On December 6 I held a presentation at the 3-days international Fak’ugesi Digital Africa Conference, organized by Wits – University of the Witwatersrand in Johannesburg. The presentation was in the same period and place of the PhD T-Node Winter Session, organized as a joint session between CaiiA and T-Node (I’ll go through it in another post). The conference was “aimed at creating a platform for research on technology, art and culture in Africa”, and presented “local and international research where technology as a convergent form intersects with socio-culture, development and creative practices”. It was part of a Festival, started in September 2014, aimed at coordinating and curating a number of stand-alone conferences, exhibitions, workshops, short-courses and other activities promoting the fusion of creative and technical development in Africa by “switching on the power” of digital culture.
I presented my paper in the session “Post Digital Organic”. The conference proceedings will be published in a special issue of the magazine Technoetic Arts (Intellect Books). Here a short excerpt of my paper:
Some perspectives about Nature and Life
My presentation is divided in three parts, three topics that I think deserve a reflection and that in the end will converge. The first one is about the digital.
In a comparison between an analog and a digital photography the first one is usually considered as “continuous” and the second one as “discrete”, because it is made by a number of pixels with a regular geometric shape (that is normally square). However, enlarging both pictures, they do not show continuity or regularity, but rather discontinuity. Both images show patterns of discrete, non-continuous configurations. The difference is that in an analog photography the form and the size of the silver salts grains that codify and compose the image vary all along the photosensitive surface, while in the digital photography the shape and the size of the pixels that codify and compose the image are the same all along the picture’s surface. Consequently “discrete” and “continuous” should not be considered as absolute values in differentiating between “digital” and “analog”.
What emerges from the comparison between an analog and a digital photography can be extended to a more general purpose: both “analog” and “digital” are discontinuous, discrete. We could name the “digital” as “discrete regular” and the “analog” as “discrete chaotic” or “unordered”.
The organic and life
The second part of my presentation is about the organic and life. The material dimension of the digital is very important today in its relationship with the organic.
On one side the scientific and technological evolution can be used to engineer the human body. Muscles, skin, bones, organs, brain, genes, can be cured, enhanced, modified, substituted, generating a sort of an expanded humanity (3D printed cells, 3D internal organs and body parts, implants, robotic exoskeletons, artificial tissues with nanoscale sensors, DNA modification, to give some recent examples). The human nature and condition, and many ideas that for centuries have been at the basis of the societies’ existence and structure, are put in discussion, redefining the meaning and the limits of “human” and “human culture”. Today this process is recognisable in the attention that is payed to the environmental issues and to the animal rights, and it is even more evident in movements like Transhumanism and Posthumanism.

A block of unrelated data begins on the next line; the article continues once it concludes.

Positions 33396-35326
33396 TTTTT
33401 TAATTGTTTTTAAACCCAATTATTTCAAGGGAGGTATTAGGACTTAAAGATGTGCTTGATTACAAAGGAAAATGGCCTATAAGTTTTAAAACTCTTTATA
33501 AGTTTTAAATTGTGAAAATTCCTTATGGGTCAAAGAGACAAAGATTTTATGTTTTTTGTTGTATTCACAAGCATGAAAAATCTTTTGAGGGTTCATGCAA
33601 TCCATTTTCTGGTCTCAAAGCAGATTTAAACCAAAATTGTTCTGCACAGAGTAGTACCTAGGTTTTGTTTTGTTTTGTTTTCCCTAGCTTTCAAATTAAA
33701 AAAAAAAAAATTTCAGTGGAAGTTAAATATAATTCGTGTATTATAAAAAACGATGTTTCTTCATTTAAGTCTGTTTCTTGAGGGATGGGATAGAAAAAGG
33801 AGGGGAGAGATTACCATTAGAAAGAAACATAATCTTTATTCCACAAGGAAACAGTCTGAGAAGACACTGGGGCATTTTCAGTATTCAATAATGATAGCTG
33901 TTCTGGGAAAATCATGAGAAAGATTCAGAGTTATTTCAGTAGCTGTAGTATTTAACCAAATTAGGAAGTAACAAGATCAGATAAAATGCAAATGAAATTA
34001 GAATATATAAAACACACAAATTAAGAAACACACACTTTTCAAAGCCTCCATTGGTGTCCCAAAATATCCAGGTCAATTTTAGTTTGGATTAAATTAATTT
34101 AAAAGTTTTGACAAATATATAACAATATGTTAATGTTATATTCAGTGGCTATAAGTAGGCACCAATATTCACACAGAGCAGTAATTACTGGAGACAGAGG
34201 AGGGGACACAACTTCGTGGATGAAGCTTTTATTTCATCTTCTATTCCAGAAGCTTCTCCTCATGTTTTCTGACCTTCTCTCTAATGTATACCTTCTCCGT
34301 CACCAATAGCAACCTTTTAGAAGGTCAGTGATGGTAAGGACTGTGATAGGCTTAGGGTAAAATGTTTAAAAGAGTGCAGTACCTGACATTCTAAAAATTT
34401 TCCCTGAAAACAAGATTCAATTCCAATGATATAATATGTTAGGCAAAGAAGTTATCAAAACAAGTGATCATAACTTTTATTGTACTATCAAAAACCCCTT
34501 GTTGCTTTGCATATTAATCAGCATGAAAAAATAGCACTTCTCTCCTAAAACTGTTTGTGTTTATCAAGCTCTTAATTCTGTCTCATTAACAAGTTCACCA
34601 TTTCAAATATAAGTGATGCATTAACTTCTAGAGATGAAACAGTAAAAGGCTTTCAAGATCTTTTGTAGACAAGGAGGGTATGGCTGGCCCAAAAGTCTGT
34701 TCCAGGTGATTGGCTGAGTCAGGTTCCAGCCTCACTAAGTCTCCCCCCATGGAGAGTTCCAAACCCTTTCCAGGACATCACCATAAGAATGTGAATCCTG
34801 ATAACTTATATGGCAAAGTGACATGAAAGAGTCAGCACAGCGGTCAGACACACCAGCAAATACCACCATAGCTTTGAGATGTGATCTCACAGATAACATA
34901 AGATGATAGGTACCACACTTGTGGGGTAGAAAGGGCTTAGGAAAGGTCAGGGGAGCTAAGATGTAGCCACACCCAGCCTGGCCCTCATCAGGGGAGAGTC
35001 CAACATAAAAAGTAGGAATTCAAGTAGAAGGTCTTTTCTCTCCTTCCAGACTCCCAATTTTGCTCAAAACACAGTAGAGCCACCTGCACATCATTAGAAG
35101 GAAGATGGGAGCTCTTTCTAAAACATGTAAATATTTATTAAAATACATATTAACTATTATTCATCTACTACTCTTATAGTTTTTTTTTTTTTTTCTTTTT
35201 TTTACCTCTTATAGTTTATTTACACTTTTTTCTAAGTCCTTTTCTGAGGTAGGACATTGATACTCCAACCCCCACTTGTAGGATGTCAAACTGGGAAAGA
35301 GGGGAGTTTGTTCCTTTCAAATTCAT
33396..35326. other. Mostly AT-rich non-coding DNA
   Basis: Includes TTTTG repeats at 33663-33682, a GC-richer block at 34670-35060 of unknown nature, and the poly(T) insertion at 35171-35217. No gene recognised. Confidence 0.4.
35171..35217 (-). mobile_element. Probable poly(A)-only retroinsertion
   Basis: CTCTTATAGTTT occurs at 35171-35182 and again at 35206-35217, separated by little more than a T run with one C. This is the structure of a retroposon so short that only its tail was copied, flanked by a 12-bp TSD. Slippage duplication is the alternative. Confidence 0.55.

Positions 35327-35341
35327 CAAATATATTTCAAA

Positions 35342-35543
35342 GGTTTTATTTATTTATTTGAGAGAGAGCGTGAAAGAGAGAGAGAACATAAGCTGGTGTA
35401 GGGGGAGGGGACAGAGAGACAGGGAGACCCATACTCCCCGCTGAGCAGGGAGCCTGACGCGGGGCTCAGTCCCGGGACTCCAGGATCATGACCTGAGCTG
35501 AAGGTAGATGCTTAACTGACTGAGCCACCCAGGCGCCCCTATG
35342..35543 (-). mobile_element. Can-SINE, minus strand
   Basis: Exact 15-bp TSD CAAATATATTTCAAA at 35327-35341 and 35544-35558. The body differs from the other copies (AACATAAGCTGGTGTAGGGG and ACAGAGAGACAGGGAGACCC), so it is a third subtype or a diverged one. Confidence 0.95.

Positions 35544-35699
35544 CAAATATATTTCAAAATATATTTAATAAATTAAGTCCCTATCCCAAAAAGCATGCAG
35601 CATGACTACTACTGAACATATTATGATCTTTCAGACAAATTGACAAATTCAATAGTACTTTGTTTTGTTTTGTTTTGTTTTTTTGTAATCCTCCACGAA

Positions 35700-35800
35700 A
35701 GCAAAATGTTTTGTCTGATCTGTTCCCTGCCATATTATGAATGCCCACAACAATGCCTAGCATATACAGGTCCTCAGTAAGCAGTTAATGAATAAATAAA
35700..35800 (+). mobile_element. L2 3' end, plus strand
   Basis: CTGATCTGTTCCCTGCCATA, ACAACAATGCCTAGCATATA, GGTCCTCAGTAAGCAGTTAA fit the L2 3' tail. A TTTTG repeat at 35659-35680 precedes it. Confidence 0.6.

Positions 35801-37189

On the other side the scientific and technological evolution seems leading to new creatures that are growing smarter and increasingly independent from the human control. They can be defined to a certain extent as “living entities”.
The Third Life
We are going to assist to an extension of the idea of life and of life forms from the organic realm to a complex panorama with organic, inorganic as well as intermingled life forms. This emerging forms could be called “Third Life”, being the “First Life” the organic life and the “Second Life” the life in the symbolic realm [Capucci 2009, 2013].
The double relativization process
The last part of my intervention will try to present some sort of – we could call it – a double relativization process.
Son of the Stars
Hence, on the one hand humanity has been ousted from being the first and higher living species at the center of the universe to a species among the others, with an analogue evolution, that lives in a remote part of an immense, dark and poorly known zone. On the other hand humankind seems increasingly involved in the whole, it is in all things and it is made of all things, of the common matter which every other living being is made of, it is inseparable from the whole and increasingly aware of an ever expanding consciousness.
Can these processes possibly converge?
“The baryons that make up your body have participated in this cycle for nearly 14 billion years; the matter within your fingernail could have formed in stars in other galaxies and then spent billions of years exiled in intergalactic space before coming to rest in our solar system.” [Geach 2011: 53]
A baryon is a composite subatomic particle made up of three quarks. Almost all the usual matter experienced in everyday life is baryonic matter, which includes atoms of any sort. To make this sentence clearer the term “baryons” can be replaced by “atoms”, or “matter”.
This article makes scientifically explicit what we probably already know. Obviously all the atoms that makes up the universe, and also Earth, Nature, living beings, artefacts and machines, must have a common origin. But I have to admit that sometimes recalling the evidence that we are made of the same basic matter of the stars can be profoundly inspiring.